Riders may wish to replace phillips-head screws with allen-head (hex socket) or Torx™ for compatability with carry-along tools. Check also the nuts are compatible with carry-along wrenches.

ViVa Seatpost-Mount Saddlebag Support

Clamps to the seatpost and supports the bag similar to a Bagman or frame-mounted rack.

[ViVa Saddle Bag Support]  
This [...] bag support [...] clamps to your seat post, yet does not require seat post removal to install.

From http://velo-orange.com/visabagsu.html as of 2009/09

Carradice Seat-Stay Rack

Another approach for bag support is this Carradice rack. Listed weight is 150 g.

Carradice Seat-Stay Rack
From http://carradice.co.uk/racks-and-attachments/saddlebag-support.shtml
as of 2008/08.

Midlands Seat-Stay Rack

Another approach for bag support is this Midlands rack. It is presumably bent at its base at about the angle of the stays so it makes a horizontal platform. Listed weight is "under six ounces", or, presumably, under 180 g.

Midlands Seat-Stay Rack
From http://cgi.ebay.com/ws/eBayISAPI.dll?ViewItem&item=290109773469 as of 2009/08

bag support MIDLANDS chrome vintage seat-stay England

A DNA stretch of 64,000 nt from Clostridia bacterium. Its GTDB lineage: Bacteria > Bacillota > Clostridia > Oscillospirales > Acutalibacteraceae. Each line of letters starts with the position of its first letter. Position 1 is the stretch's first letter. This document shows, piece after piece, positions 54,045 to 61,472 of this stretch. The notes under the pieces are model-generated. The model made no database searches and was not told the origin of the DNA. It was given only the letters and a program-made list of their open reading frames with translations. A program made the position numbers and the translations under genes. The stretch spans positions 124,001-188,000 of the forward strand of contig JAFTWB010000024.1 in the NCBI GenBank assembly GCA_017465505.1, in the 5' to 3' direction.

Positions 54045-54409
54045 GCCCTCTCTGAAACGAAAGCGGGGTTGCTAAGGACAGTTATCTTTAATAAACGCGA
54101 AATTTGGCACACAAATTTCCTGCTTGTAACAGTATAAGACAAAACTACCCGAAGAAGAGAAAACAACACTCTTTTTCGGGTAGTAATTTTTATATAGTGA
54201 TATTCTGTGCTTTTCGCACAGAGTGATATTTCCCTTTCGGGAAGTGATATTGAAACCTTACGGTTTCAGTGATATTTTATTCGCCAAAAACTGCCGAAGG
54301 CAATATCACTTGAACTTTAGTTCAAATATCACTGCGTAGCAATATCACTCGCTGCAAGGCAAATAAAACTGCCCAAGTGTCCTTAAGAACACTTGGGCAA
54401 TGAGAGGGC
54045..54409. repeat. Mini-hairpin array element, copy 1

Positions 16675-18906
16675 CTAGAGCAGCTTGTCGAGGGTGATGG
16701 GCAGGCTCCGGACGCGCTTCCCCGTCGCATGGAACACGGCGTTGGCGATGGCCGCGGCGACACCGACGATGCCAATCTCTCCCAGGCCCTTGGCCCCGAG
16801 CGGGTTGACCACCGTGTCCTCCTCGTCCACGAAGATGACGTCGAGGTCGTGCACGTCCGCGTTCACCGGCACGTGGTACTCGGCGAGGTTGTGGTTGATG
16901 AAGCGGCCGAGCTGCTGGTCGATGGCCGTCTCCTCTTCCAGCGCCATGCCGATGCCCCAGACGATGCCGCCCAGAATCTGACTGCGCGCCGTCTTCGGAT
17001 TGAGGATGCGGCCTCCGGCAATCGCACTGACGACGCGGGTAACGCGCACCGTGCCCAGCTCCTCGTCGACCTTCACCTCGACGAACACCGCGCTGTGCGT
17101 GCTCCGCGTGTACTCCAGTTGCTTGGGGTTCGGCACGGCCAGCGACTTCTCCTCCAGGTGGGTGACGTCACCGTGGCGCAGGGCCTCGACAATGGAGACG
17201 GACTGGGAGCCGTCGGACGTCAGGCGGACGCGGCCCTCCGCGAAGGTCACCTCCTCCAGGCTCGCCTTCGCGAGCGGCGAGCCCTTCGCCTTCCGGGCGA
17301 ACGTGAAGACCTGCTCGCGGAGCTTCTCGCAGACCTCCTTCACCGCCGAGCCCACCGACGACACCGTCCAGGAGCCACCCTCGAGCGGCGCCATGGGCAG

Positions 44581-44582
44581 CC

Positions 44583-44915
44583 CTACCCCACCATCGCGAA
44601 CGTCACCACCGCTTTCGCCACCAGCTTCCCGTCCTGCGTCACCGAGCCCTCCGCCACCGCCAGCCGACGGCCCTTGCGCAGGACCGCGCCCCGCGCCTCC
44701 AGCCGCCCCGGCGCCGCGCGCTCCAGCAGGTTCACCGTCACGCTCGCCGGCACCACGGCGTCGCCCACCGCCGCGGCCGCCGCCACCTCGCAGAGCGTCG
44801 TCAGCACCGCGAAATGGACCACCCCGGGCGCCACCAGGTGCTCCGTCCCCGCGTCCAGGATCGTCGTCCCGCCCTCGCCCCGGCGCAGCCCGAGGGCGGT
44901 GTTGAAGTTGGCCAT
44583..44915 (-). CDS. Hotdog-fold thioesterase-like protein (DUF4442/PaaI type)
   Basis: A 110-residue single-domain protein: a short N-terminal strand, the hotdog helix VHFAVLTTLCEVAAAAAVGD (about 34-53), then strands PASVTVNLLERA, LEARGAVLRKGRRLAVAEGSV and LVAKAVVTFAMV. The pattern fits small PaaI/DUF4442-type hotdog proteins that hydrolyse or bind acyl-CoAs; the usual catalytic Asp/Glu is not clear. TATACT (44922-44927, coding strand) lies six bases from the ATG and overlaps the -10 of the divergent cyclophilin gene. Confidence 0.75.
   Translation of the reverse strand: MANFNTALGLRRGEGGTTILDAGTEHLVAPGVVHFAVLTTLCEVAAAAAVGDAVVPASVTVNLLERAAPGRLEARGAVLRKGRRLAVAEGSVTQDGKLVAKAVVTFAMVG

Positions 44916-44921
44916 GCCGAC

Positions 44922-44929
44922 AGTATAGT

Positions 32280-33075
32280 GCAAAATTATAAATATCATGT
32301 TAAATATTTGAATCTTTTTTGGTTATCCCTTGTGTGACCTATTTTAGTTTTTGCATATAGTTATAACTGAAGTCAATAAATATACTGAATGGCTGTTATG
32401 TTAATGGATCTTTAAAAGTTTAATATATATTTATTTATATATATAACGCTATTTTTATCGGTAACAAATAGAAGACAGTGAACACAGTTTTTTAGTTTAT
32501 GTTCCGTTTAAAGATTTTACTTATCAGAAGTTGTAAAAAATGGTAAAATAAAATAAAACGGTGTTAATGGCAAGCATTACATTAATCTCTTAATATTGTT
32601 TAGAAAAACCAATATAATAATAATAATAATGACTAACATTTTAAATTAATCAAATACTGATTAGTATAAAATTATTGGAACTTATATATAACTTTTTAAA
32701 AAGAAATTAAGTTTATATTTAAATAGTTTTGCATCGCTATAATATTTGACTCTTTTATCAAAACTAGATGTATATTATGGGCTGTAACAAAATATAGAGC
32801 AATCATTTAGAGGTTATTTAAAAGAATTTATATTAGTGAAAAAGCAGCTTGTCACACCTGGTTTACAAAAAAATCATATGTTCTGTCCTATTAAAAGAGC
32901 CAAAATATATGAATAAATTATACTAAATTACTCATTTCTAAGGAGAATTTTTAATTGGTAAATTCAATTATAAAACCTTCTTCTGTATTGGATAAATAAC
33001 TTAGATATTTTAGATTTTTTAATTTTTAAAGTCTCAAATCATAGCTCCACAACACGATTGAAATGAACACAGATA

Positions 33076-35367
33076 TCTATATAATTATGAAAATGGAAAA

clamps to seat stays
NOS = new old stock

  • as pictured
  • still in package, weighs under 6 ounces
  • will support a large bag such as Carradice or Karrimore!

Petersen/Park Seatstay Bag Support

Grant Petersen briefly sold thse bag supports, inspired by an earlier design from Park. They tend to bounce off if there is no bag load holding them down. About 250 grams.

[Petersen Saddlebag Support]   [Petersen Saddlebag Support]  

As of 2011/03/27, the same or similar rack is available from Grant Petersen at Rivendell, under the name http://www.rivbike.com/products/show/silver-hupe/20-136.

Quick-Fit Saddlebag Fitment

John Forester made these supports for a while, sold through his "Custom Cycle Fitments" (archived catalog at cyclofiend.com). Unfortunately, the "hook" around the saddle rails tends to bend open. About 140 grams.